[You may quote without proof the formula $\kappa(u)=\frac{\left|x^{\prime}(u) y^{\prime \prime}(u)-y^{\prime}(u) x^{\prime \prime}(u)\right|}{\left(\left(x^{\prime}(u)\right)^{2}+\left(y^{\prime}(u)\right)^{2}\right)^{3 / 2}} .$ ]

Paper 3, Section I, C

commentConsider the vector field

$\mathbf{F}=\left(-y /\left(x^{2}+y^{2}\right), x /\left(x^{2}+y^{2}\right), 0\right)$

defined on all of $\mathbb{R}^{3}$ except the $z$ axis. Compute $\boldsymbol{\nabla} \times \mathbf{F}$ on the region where it is defined.

Let $\gamma_{1}$ be the closed curve defined by the circle in the $x y$-plane with centre $(2,2,0)$ and radius 1 , and $\gamma_{2}$ be the closed curve defined by the circle in the $x y$-plane with centre $(0,0,0)$ and radius 1 .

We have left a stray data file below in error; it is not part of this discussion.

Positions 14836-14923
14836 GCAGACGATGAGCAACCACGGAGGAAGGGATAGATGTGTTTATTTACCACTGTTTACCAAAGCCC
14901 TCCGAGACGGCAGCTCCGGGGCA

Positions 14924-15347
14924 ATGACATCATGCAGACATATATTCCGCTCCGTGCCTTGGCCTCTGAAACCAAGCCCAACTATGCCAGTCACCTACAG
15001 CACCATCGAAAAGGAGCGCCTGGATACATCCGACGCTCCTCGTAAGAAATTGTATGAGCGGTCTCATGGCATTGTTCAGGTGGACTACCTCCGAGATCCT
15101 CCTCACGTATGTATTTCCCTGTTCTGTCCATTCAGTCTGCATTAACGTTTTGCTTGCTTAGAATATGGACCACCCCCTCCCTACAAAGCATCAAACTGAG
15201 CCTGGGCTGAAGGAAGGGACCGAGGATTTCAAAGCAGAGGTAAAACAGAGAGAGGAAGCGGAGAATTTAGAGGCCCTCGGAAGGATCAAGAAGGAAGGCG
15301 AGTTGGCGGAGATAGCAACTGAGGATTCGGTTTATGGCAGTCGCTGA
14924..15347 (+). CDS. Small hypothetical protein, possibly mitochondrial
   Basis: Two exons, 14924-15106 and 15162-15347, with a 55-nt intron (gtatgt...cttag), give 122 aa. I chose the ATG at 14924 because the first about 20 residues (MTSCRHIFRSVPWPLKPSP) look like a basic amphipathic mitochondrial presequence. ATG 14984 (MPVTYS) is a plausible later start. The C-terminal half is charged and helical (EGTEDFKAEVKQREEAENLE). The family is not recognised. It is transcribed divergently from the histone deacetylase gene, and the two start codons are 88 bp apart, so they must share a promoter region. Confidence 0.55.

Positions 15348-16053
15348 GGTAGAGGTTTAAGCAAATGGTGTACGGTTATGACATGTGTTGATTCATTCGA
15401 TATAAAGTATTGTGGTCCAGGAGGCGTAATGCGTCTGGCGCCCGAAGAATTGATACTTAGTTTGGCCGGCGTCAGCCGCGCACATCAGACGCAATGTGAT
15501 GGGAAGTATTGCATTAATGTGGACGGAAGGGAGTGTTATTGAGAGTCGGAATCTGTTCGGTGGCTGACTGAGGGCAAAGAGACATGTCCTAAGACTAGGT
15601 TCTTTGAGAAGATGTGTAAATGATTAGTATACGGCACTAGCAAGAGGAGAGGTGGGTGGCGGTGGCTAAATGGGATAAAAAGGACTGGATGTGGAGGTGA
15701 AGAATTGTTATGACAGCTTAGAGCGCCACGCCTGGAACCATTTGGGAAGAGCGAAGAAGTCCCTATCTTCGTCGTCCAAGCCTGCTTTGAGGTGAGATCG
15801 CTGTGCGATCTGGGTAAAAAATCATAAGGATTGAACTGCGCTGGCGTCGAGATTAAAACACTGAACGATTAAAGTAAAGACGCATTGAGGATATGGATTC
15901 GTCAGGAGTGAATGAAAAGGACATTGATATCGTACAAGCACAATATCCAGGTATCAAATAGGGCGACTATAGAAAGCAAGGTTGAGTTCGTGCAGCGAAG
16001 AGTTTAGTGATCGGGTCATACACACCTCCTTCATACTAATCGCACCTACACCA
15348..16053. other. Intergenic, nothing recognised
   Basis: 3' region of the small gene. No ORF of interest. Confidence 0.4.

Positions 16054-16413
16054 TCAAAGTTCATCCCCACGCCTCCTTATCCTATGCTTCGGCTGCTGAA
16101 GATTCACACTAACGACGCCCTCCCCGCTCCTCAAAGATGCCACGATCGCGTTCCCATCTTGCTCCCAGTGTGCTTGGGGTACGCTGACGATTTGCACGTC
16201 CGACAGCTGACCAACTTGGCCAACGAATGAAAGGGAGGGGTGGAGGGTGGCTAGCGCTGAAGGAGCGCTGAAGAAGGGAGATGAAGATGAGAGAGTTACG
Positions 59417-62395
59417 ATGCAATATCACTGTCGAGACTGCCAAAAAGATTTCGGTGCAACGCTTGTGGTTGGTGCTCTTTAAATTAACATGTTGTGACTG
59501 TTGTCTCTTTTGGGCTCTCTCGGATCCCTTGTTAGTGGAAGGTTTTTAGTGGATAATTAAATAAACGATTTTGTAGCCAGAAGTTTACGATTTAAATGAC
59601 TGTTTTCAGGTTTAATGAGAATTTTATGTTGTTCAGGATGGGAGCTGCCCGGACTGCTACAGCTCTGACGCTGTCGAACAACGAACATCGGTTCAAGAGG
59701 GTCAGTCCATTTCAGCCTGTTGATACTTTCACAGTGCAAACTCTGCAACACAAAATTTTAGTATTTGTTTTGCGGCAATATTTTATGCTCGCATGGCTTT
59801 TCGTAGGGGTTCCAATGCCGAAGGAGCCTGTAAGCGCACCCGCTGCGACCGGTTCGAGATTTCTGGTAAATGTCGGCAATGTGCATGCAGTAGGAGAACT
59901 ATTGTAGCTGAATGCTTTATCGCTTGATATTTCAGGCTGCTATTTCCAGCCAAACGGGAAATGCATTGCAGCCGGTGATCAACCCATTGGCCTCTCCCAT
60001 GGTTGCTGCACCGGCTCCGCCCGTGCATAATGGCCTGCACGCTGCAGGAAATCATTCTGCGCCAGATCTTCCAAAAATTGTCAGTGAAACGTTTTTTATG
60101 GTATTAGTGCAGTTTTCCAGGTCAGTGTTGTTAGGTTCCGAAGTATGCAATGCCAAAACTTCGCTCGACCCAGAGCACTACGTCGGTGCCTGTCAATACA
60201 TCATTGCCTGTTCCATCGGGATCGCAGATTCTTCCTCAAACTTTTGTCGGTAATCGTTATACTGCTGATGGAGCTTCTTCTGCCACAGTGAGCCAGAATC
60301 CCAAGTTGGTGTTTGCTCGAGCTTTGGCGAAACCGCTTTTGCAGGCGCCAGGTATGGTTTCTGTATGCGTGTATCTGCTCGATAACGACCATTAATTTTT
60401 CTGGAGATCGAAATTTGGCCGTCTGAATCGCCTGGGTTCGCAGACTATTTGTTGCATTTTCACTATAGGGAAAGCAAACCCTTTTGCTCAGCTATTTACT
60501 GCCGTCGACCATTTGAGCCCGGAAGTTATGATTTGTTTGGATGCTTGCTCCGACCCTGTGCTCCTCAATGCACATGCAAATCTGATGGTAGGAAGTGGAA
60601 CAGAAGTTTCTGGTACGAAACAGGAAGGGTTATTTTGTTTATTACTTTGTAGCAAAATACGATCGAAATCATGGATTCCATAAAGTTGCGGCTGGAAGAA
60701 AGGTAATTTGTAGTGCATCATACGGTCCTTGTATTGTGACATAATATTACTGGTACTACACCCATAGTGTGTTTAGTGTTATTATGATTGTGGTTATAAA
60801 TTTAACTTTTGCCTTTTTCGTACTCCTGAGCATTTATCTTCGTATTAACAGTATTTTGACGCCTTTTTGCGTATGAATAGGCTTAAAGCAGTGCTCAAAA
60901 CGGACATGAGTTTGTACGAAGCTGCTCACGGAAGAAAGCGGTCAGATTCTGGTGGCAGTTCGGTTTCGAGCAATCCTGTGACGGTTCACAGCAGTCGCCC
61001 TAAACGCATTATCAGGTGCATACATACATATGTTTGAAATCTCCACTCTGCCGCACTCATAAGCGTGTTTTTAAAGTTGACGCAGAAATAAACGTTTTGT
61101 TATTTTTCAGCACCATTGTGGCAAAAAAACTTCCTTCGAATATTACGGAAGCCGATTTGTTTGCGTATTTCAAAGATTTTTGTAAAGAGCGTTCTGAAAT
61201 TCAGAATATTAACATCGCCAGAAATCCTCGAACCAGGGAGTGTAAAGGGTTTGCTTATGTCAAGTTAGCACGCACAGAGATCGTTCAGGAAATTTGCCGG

By using your earlier result, or otherwise, evaluate the line integral $\oint_{\gamma_{1}} \mathbf{F} \cdot \mathrm{d} \mathbf{x}$.

By explicit computation, evaluate the line integral $\oint_{\gamma_{2}} \mathbf{F} \cdot \mathrm{d} \mathbf{x}$. Is your result consistent with Stokes' theorem? Explain your answer briefly.

Paper 3, Section II, C

commentGiven a spherically symmetric mass distribution with density $\rho$, explain how to obtain the gravitational field $\mathbf{g}=-\nabla \phi$, where the potential $\phi$ satisfies Poisson's equation

$\nabla^{2} \phi=4 \pi G \rho$

The remarkable planet Geometria has radius 1 and is composed of an infinite number of stratified spherical shells $S_{n}$ labelled by integers $n \geqslant 1$. The shell $S_{n}$ has uniform density $2^{n-1} \rho_{0}$, where $\rho_{0}$ is a constant, and occupies the volume between radius $2^{-n+1}$ and $2^{-n}$.

Obtain a closed form expression for the mass of Geometria.

Obtain a closed form expression for the gravitational field $\mathbf{g}$ due to Geometria at a distance $r=2^{-N}$ from its centre of mass, for each positive integer $N \geqslant 1$. What is the potential $\phi(r)$ due to Geometria for $r>1$ ?

Paper 3, Section II, C